CAUTION: Avoid 401-K Retirement Plan RMD Forgetfulness?

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DON’T FORGET to make mandatory withdrawals in retirement!

By Dr. David E. Marcinko MBA CMP®

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SPONSOR: http://www.CertifiedMedicalPlanner.org

Once you do retire, and put your physician or medical career behind you, it’s important to realize that, at some point, the IRS expects you to draw down your 401(k) balance. Starting at age 72, you need to take required minimum distributions (RMDs).

Your annual RMD amount depends on the balance of your 401(k) and a formula that determines your life expectancy.

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RMD Age Jumps to 72 in 2020 After SECURE Act - 401K Specialist

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QUERY: But – What happens if you don’t take your RMD for the year?

ANSWER: Well, you could end up paying a penalty. In fact, it’s a pretty hefty penalty of up to 50% of the amount you were supposed to withdraw. Paying that penalty can be pretty costly for someone living in retirement. As long as you’re vigilant and stay on top of the situation, though, you can avoid the penalty as well as these other costly 401(k) mistakes.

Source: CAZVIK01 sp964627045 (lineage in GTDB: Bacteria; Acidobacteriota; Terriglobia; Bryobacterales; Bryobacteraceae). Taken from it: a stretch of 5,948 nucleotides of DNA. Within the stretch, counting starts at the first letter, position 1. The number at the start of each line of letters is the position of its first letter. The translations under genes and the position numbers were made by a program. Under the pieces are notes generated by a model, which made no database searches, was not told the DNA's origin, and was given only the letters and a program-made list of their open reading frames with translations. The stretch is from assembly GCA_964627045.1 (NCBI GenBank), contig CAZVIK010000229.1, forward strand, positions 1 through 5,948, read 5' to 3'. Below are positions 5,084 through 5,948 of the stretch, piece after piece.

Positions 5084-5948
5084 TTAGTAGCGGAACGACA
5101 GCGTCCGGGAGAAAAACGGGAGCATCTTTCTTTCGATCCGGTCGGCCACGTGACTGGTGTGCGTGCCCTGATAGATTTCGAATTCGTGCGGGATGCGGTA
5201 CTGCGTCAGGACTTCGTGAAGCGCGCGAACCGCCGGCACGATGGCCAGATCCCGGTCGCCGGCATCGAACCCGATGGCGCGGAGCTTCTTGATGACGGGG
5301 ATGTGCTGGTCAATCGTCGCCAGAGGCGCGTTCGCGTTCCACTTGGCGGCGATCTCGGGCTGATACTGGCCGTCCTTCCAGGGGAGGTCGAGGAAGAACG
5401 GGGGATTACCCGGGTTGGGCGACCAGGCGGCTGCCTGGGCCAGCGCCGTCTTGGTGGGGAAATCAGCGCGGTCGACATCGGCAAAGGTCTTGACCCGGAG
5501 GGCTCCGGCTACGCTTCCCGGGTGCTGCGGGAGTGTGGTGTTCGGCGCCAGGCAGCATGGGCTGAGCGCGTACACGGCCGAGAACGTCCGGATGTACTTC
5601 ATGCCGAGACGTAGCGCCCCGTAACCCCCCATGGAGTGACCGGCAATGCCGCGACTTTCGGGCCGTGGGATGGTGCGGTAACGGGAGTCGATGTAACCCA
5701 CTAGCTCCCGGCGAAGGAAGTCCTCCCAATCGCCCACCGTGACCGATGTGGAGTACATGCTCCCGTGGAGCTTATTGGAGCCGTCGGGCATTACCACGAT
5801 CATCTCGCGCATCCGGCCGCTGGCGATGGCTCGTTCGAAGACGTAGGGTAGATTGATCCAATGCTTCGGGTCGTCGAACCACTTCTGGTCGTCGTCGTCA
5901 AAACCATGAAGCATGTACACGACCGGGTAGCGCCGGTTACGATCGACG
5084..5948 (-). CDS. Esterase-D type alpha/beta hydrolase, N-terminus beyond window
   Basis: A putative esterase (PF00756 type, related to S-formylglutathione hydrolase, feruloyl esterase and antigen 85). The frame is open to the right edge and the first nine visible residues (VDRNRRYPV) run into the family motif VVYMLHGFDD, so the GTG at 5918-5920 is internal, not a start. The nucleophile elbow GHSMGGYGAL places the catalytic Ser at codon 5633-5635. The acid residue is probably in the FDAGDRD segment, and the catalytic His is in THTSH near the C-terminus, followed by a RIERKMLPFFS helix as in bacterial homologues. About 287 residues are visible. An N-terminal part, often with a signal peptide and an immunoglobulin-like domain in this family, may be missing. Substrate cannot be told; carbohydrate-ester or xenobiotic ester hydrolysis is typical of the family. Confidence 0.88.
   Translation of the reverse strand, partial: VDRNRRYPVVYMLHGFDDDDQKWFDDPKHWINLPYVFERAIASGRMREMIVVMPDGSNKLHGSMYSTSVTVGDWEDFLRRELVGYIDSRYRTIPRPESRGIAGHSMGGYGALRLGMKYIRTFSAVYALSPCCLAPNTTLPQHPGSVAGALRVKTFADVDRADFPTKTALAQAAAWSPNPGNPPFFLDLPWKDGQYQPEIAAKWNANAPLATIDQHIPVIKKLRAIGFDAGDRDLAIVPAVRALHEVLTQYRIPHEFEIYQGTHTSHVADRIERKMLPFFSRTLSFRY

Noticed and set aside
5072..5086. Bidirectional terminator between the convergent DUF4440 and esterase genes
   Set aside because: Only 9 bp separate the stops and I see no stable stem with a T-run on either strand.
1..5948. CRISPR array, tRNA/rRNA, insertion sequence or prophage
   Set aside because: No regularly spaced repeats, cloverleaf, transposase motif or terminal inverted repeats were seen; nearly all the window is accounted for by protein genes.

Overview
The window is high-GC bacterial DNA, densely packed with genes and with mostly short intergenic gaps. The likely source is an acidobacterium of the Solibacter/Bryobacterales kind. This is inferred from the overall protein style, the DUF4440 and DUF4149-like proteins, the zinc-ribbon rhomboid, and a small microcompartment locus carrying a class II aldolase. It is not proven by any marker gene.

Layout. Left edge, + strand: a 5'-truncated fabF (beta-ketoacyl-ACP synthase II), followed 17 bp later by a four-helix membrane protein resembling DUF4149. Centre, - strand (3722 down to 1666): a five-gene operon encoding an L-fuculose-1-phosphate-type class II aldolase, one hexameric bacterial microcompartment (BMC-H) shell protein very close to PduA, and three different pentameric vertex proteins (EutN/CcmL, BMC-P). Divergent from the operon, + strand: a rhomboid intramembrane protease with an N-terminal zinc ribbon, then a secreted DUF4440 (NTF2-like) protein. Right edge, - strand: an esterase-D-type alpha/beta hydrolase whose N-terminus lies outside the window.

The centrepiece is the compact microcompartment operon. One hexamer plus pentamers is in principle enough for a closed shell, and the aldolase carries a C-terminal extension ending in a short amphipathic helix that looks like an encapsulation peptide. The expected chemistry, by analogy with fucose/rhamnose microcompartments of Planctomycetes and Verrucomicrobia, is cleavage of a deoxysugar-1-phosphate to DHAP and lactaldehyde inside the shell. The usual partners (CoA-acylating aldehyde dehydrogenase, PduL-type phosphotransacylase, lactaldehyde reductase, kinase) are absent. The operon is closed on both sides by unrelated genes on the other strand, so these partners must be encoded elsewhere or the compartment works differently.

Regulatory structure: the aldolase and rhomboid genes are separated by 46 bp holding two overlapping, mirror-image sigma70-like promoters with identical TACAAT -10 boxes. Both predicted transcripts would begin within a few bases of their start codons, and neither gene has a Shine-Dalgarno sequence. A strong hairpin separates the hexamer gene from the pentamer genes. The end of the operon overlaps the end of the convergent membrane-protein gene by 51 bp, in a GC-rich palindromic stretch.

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Risk Management, Liability Insurance, and Asset Protection Strategies for Doctors and Advisors : Best Practices from Leading Consultants and Certified Medical Planners™ book cover

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ORDER: https://www.routledge.com/Risk-Management-Liability-Insurance-and-Asset-Protection-Strategies-for/Marcinko-Hetico/p/book/9781498725989

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4 Responses

  1. UPDATE
    For the first time since 2002, the IRS has updated the actuarial tables that determine the amount of money a person must withdraw from their IRA or 401(k) at a certain age. While the SECURE Act changed the RMD age from 70.5 to 72, the updated Uniform Lifetime Table has lowered the size of RMDs, allowing you to keep more of your assets in a tax-deferred account. Of course, RMDs are only the minimum amount that must be withdrawn each year. You can certainly withdraw more from an IRA or 401(k), but remember: the larger the distribution, the larger your tax bill.
    DEM

    Like

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